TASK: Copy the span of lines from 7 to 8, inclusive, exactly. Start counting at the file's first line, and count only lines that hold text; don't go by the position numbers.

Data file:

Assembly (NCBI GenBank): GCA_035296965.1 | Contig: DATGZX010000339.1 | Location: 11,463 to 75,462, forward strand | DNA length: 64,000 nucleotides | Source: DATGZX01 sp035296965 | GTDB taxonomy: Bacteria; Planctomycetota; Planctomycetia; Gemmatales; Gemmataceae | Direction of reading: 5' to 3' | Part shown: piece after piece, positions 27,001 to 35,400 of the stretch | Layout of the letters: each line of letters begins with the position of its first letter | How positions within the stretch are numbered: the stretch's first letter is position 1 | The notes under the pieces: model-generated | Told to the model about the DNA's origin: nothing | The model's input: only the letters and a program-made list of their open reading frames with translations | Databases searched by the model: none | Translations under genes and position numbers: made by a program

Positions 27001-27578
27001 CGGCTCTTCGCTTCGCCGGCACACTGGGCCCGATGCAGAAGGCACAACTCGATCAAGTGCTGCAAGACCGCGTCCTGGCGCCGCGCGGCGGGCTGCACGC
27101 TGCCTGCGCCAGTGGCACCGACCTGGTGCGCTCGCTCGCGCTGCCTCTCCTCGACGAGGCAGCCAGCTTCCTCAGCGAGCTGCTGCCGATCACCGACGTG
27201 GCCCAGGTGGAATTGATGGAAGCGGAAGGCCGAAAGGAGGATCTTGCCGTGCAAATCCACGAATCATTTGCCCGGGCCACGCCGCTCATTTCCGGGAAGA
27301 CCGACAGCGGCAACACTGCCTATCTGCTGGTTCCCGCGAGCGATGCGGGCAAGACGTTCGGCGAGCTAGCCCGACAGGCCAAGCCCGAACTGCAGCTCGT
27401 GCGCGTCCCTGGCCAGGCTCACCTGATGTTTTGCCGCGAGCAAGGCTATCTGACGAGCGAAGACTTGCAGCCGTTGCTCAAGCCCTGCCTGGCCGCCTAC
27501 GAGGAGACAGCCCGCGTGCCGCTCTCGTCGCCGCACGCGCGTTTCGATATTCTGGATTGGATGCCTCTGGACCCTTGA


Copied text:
27401 GCGCGTCCCTGGCCAGGCTCACCTGATGTTTTGCCGCGAGCAAGGCTATCTGACGAGCGAAGACTTGCAGCCGTTGCTCAAGCCCTGCCTGGCCGCCTAC
27501 GAGGAGACAGCCCGCGTGCCGCTCTCGTCGCCGCACGCGCGTTTCGATATTCTGGATTGGATGCCTCTGGACCCTTGA